I can’t believe this thread has made it to 9 posts without some Machead castigating yosemitebabe for buying a PC. yosemitebabe must be blessed!
That’s because I am already a Machead…or partly so.
I got into Macs late last year…I’ve had this PC for longer than that. It’s an investment (and useful for many things) so I want to keep using it.
But I’ll be honest with you, I didn’t really miss the PC all that much when it was with my friend being upgraded. The iMac kept me busy. And the iMac WORKS. Sheesh. I have been muttering “PC–Piece of Crap” ever since this beeping thing started.
But bellyaching aside, I do need my PC to work, and I need to find out what the damned BEEPING IS!!! Ack!
>> If it beeps through the PC speaker, you can just disconnect that wire
Handy, do you think that is a reasonable solution? Not to pick on you but I cannot think of anything dumber to say. Doesn’t it occur to you that she should find the cause of the beeping rather than ignore it?
If the red oil warning lamp in your car is lit, would you recommend putting a piece of tape over it so you can’t see it? Would that solve the problem?
I think she would want to get to the cause of the alarm, not just ignore it until maybe the processor goes up in smoke.
sailor, ahem, you forgot that Im deaf. I never hear no beeping. All my computers work fine. I work on about 70 per year & don’t need the beeps.
You also forgot that power light flashes too in response to the alarms! So, you don’t have to listen to it, you can see it, so don’t want to listen? Unplug the speaker.
While you have the case open, check the connection from the power supply to the mainboard. Also wiggle the memory in the socket. If the beeping doesn’t stop, try swapping out the power supply.
First check around for a pager or cellphone. Read on if you don’t find one.
Don’t forget http://www.asus.com Your using a socket 7 board.
Beeping during start up only would be mother board codes for problems. The card would only beep codes for major problems.
Beeping at different times during the use of the computer,or start up could be a couple things. Over heating of the processor, or something set wrong in the bios for hardware monitoring. Your power supply could be too small for all the peripherals you installed. Newer AGP video cards can try to pull more current than that board’s chip set can handle.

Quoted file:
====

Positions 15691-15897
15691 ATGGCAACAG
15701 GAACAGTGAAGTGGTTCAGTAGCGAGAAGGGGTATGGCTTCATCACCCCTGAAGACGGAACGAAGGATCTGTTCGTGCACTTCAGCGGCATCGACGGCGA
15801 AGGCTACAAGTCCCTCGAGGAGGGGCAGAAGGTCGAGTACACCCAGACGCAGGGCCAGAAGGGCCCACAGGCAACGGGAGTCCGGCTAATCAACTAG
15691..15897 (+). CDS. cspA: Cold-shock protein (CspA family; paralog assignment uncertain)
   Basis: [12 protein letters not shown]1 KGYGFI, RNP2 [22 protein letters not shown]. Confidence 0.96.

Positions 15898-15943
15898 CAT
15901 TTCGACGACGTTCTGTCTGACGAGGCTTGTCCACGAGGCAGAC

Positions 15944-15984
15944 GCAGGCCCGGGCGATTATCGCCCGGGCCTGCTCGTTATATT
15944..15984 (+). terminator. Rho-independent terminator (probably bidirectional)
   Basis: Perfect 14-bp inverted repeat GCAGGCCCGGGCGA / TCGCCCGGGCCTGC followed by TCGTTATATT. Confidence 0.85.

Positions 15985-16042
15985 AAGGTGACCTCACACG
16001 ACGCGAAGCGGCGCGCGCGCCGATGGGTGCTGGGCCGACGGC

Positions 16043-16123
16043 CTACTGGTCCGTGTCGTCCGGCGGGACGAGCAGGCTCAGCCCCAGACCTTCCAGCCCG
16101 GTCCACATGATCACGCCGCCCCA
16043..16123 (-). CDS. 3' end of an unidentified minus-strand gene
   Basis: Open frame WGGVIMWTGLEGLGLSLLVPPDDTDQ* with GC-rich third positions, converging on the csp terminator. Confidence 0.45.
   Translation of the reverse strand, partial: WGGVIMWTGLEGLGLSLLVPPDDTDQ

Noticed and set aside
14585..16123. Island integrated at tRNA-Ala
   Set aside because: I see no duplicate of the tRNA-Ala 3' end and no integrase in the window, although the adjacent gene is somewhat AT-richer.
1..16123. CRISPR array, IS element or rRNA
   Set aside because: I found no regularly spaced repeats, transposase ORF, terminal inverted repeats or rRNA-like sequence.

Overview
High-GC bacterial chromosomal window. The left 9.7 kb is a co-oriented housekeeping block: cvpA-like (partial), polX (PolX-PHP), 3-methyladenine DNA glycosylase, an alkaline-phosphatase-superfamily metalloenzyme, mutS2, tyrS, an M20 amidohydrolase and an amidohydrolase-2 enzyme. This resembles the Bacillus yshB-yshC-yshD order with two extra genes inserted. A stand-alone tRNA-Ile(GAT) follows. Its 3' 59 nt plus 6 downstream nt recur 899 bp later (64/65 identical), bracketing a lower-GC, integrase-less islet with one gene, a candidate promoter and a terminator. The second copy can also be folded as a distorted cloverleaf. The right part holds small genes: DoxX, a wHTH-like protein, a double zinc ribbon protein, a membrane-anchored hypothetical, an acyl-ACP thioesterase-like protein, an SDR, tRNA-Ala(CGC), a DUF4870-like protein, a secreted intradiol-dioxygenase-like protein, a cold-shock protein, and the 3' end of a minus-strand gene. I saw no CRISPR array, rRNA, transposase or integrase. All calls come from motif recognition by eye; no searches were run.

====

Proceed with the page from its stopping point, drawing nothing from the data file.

What would overheat the processor?
The fan is not turning.
A. The fan is dead.
B. Power feed to fan is dead.
C. A wire or cable is setting in the fan, preventing it from turning.
You are overclocking the processor.
A. You jacked up the CPU voltages and now run hotter.
B. You just increased the speed.
It’s summer and the room temperature is hotter.
What would be wrong with the bios monitoring settings?
The temperatures are set to too low.
The fan speed is set for too high a minimum speed, and you drop below that sometimes.
The voltage settings are set too close to a minimum or maximum voltage that your power supply puts out.
Thanks guys, this information is helpful!
To further clarify the problem, it used to have a 333 MHz chip. I sent it down to my techie friend to get it upgraded to 450 MHz. He said as soon as he got it out of the box, and turned it on (he always turns a computer on and runs it for a while before upgrading) it did the beep thing. So it was beeping while having a 333 MHz CPU. And it did NOT beep when it left my house. No changes in any BIOS settings (you think I’m going to change any settings? A chicken like me?!?! HA!) So whatever settings it had before the trip (where it NEVER beeped) it had when it arrived at my friend’s house, where it beeped.
My suspicion is that during transit, something shifted, got loose, whatever.
‘techie friend’ eh? You get what you pay for
Maybe he did not set the board jumpers for the new speed?
Maybe it didn’t happen in transit. Maybe the problem is a result of something your friend did during the upgrade. Maybe he was then unable to diagnose the reason for the beeps and correct it and so he told you it was that way when it arrived. Sherlock Holmes would say that it is not impossible.
I’m with Galen. Whatever your friend did has caused this problem and you are just unsophisticated enough about computers to accept his word BECAUSE he is a friend. Now he doesn’t know how to fix it so he is claiming it was a pre-existing problem. Very unlikely IMHO. Ask him to return the computer to its prior configuration as a diagnostic procedure and I’m willing to bet the problem will go away. Then find another friend who knows what he is doing or pay a real technician to do the work.
No…I tend to believe my friend. He owns up to things he messes up. He’s paid to replace entire computers because he felt that he messed them up. If he says it came out of the box that way, I believe him. He is also a very accomplished techie person - been doing this for 20 years, currently works as an IT. But that doesn’t mean he’s infallable - he didn’t fix my beeping problem, after all! But he’s not an incompetent, or dishonest.
I just don’t believe he caused it. I think it is more likely that something came unseated on the trip down, and he didn’t detect what it was.